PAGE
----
Last week, President Trump released the Budget for America’s Future, his administration’s proposal for Fiscal Year 2021. The $4.8 trillion budget details spending increases balanced by spending cuts to eliminate annual deficits by 2035 and generate $4.4 trillion in savings by 2030.
Addressing Wasteful Spending
One key area the President’s proposed budget addresses is wasteful spending in the form of improper year-end waste and improper payments from the federal government. According to a Congressional Research Service report from July of 2018, the federal government made $1.2 trillion worth of improper payments between FY2004 and 2017, including $500 billion in improper Medicare payments and $230 billion in improper Medicaid payments since FY2004. Open the Books investigates spending at the local, state, and national level, and has documented hundreds of examples of taxpayer abuse.
The majority of the fiscal savings in the proposal come primarily from changes in mandatory spending, which includes Medicare, Medicaid, and Social Security. As outlined in The Policy Circle Brief on the Federal Debt, mandatory spending makes up the bulk of our country’s spending. Our nation’s debt grew to over $23 trillion at the beginning of 2020, meaning the debt is larger than the U.S. GDP of $21.7 trillion.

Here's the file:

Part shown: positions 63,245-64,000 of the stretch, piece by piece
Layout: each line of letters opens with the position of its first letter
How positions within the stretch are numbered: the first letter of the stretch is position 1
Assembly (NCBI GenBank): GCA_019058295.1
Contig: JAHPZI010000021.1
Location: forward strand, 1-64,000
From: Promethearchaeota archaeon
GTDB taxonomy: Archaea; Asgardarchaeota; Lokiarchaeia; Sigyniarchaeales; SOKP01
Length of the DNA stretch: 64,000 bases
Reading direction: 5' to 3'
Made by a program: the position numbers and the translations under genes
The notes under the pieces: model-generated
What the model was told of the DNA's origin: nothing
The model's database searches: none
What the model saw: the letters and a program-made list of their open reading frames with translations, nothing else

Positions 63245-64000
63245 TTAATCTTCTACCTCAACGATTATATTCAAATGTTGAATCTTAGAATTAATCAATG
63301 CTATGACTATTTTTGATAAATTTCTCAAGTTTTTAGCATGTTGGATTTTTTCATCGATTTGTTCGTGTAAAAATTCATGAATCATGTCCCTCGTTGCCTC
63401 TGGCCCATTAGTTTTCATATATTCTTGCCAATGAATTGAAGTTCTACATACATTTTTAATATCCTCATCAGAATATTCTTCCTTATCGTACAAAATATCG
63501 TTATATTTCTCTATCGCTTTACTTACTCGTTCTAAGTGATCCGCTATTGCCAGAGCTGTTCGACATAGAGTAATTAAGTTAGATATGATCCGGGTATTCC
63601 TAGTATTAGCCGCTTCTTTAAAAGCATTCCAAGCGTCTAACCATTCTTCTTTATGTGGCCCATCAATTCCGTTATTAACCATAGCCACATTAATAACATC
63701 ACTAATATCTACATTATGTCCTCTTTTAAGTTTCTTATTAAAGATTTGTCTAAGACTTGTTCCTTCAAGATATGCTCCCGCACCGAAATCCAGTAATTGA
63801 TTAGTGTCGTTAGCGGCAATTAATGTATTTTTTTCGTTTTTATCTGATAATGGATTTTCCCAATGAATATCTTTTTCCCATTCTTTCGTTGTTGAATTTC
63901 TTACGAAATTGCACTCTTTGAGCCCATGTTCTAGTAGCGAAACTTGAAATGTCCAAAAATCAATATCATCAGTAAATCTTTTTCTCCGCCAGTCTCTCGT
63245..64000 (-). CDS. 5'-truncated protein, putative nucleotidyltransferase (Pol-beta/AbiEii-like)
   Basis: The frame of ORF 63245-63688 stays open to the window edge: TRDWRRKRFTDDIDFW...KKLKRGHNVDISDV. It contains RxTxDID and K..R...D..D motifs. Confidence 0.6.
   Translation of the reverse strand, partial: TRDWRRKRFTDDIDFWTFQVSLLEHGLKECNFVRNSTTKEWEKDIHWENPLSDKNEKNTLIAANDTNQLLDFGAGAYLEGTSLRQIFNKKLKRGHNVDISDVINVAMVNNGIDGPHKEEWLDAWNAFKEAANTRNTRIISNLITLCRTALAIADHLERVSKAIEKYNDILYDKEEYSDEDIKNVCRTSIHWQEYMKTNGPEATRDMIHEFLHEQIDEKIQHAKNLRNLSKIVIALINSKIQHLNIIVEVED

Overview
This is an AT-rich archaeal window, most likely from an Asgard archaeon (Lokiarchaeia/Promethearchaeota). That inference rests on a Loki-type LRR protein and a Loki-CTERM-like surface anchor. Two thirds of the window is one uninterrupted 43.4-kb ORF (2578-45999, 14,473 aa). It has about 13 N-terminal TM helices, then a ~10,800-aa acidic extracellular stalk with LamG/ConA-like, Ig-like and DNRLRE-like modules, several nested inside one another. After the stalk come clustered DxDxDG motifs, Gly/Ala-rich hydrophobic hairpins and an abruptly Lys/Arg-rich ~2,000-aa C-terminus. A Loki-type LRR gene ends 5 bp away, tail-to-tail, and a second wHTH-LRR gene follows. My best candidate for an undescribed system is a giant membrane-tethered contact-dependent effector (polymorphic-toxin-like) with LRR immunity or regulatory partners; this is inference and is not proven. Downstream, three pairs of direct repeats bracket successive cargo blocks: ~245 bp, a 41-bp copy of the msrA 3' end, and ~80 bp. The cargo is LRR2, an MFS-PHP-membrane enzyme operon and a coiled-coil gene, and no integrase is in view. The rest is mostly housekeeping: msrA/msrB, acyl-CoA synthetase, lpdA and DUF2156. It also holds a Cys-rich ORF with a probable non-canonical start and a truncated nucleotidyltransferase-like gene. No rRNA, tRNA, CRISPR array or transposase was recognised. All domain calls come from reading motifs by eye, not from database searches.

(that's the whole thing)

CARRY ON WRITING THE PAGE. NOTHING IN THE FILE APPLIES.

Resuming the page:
The request for funding is put together by federal agencies and the President’s Office of Management and Budget each year. The president’s proposal is not set in stone; Congress – particularly the House of Representatives – holds the so-called “power of the purse,” and all budgets need to pass both the House and the Senate. Still, the budget proposal is important. It signals to Congress the president’s recommendations for how much the government should spend and how much it should collect in revenue. Frequently, this also indicates an administration’s priorities in terms of federal programs, and any potential changes to the tax code. Overall, the budget proposal outlines the president’s path to fiscal responsibility and reducing the federal debt.
High federal deficits and debts emerged in the United States during the Great Depression and World War II. Since the late 1960s, though, a more troubling phenomenon has emerged: persistent deficits that occur even in years when the country is at peace and is enjoying economic growth. The emergence of large deficits in modern times coincides with the creation of Medicare and Medicaid and the expansion of Social Security–programs called “entitlements” because they are not subject to annual budgeting. Instead, they grow on autopilot. As the entitlements have grown, the percentage of spending that is subject to the regular budget process has steadily shrunk while the federal government has grown ever more bloated. Government programs often don’t yield the results expected in an efficient manner and are becoming increasingly unaffordable.
Go beyond the headlines, and plan your next Policy Circle meeting to discuss The Policy Circle Brief on the Federal Debt or The Policy Circle Brief on Entitlements. Remember to post a recap of your discussion on your Circle page.
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